Malaysia is scrambling to try and contain religious tensions between Christians and Muslims.
Police are investigating nearly a dozen acts of violence, including several arson attacks, against Christians.
Tensions erupted last week following a controversial court ruling that allows non-Muslims to use the word Allah for God.
At the center of this controversy is The Herald, a Catholic newspaper, that was banned by the Malaysian government from using the word Allah in their literature.
Muslims believe that Allah - which means God in the Malay language - refers to the Muslim God and can only be used by Muslims.
However, the Herald's editor said the case was an affront to religious freedom.
"When you tell somebody of another faith that you can't use a word to worship God then where are we heading to?," said Rev. Lawrence Andrew, the newspaper's editor. "Is there another word that we can use which is the language for God? There's none!"
Andrew appealed the decision and on December 31, a Malaysian court overturned the ban.
"We asked for justice and we gained this justice," he said.
Muslims Protest Court Ruling
Within hours of the court's ruling, Muslim groups took to the streets of the capital city of Kuala Lumpur protesting the overturning of the Allah ban.
"This is a very sensitive matter," said Arman Azha Hanifah, a Muslim leader. "We tolerated the Christians and now we need them to tolerate us back."
Muslims have fire-bombed or vandalized nine churches setting off a wave of panic among Malaysia's minorities.
"This is a despicable act of cowardice, of hatred and in fact I'm lost for words, because I cannot believe that this can happen in Malaysia today," said Khairy Jamaluddin, BN Youth Chief.
Malaysian Constitution Guarantees Freedom of Religion
Christians make up around 9 percent of the population in the majority Muslim nation. Some are accusing them of using the word "Allah" to try and convert Muslims.
The Malaysian constitution guarantees freedom of religion. But today, non-Muslims fear those freedoms are being curtailed by powerful forces who want to turn Malaysia into an Islamic state.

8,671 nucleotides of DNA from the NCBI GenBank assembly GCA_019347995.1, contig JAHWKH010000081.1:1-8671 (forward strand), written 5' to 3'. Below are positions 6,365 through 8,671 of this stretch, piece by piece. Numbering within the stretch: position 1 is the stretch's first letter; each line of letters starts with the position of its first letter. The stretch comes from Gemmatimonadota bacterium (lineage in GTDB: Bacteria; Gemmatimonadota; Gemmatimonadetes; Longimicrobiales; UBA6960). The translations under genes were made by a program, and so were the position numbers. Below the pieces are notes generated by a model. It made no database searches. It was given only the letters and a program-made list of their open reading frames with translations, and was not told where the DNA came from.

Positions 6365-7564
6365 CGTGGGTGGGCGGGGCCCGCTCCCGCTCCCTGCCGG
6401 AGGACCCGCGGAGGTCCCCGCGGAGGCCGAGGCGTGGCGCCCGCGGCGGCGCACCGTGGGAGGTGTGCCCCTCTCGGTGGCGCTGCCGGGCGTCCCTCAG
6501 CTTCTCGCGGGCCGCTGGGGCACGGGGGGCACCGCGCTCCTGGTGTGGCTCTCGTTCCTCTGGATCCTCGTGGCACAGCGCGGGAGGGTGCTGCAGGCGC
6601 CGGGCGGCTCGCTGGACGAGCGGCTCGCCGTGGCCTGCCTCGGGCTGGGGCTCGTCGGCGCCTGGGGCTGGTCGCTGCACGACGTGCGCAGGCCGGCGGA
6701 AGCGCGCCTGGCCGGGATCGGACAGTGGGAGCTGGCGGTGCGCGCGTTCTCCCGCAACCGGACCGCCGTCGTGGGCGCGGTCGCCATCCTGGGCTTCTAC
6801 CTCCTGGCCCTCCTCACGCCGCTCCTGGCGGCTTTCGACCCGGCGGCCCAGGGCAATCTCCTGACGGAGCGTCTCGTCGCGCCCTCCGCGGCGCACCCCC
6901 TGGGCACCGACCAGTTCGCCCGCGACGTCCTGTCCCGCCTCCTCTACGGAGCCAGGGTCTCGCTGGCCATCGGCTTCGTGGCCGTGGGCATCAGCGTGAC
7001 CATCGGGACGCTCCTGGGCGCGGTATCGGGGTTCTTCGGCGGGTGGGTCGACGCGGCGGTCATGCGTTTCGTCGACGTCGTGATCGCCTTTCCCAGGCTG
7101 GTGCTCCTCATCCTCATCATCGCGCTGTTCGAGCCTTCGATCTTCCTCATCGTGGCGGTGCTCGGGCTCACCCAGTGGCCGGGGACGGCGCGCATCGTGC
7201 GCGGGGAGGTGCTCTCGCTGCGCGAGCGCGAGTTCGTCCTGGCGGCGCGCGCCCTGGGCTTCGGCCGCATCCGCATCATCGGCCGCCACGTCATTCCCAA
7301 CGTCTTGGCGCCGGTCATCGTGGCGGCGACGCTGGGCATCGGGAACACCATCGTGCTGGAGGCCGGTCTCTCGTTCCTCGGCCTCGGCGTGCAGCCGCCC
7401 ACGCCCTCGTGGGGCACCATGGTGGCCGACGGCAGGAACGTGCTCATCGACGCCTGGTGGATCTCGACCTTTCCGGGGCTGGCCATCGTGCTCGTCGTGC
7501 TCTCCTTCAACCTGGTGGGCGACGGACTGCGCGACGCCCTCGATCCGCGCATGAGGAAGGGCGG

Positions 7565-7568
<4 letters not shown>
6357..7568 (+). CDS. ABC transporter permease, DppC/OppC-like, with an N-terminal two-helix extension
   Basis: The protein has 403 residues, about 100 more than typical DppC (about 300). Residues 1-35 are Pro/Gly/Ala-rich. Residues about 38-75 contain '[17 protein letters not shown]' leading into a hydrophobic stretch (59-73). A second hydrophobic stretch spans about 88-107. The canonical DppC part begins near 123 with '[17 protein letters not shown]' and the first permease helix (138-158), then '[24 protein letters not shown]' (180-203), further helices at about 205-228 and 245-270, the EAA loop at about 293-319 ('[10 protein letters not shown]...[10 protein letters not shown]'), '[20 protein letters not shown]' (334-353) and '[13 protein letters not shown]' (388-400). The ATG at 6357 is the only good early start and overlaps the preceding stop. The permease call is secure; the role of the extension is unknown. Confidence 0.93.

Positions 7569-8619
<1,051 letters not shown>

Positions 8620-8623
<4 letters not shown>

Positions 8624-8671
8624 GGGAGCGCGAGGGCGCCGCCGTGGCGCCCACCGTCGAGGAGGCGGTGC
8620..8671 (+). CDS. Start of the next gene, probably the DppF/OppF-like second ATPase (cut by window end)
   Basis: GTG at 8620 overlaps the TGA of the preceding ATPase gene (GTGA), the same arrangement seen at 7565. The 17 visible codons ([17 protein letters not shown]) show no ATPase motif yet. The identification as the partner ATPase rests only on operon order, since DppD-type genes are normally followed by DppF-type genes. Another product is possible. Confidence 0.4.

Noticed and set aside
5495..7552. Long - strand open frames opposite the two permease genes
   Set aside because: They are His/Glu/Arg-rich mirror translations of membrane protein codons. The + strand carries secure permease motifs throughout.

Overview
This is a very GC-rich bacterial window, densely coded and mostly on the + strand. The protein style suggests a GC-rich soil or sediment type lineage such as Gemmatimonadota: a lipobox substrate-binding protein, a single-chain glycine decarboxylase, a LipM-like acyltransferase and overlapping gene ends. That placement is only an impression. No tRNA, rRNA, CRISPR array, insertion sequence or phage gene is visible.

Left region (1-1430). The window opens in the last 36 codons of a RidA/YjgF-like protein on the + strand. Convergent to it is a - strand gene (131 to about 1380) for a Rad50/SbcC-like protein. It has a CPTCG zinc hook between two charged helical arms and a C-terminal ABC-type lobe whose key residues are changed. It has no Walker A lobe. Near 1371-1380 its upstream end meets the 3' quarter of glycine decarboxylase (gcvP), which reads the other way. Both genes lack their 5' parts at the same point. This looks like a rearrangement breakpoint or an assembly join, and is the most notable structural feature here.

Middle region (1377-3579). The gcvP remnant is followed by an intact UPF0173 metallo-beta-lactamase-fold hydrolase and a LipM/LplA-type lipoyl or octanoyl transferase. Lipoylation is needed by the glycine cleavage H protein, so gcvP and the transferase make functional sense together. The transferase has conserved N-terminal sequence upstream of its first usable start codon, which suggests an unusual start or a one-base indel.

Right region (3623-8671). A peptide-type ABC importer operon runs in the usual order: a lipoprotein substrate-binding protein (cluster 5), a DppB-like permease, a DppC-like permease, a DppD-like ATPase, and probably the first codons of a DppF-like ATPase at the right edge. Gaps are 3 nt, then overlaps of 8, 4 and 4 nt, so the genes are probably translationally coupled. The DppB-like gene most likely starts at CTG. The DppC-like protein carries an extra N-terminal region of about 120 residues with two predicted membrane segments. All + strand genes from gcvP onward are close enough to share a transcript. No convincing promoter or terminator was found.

"Meaning that the extreme fundamentalist tend to believe that the laws of Malaysia must be Sharia compliant," explained Rev. Wong Kim Kong of the National Evangelical Christian Fellowship.
Kim Kong says there has been a subtle and gradual encroachment by extreme fundamentalist Muslims in the affairs and rights of Christians.
For example, officers of the Malay Internal Security Religious Department raided several Christian bookstores and seized childrens' books, claiming that they violated Islamic Sharia law and aroused Muslim sensitivities.
In the past few years, several indigenous churches have also been destroyed by the Islamic police.
Growing Signs of Islamic Fundamentalism?
Some analysts say the attacks are a sign of a creeping Islamization that threatens to undermine Malaysia's image as a moderate and progressive nation.
"One of the things we hear quite a bit of in Malaysia is the need to protect Muslim sensitivities," said Ioannis Gatsiounis, a freelance journalist working in Malaysia. "I don't think that bodes well for tolerance. Tolerance is not about protecting sensitivities, but about getting people used to accepting other people as they are."
The Malaysian government says the situation is under control and has promised to maintain the country's religious diversity.
"We will carry on monitoring this situation, and we'll make sure that this matter will not get out of hand," said Malaysia Home Minister Hishamuddin Hussein.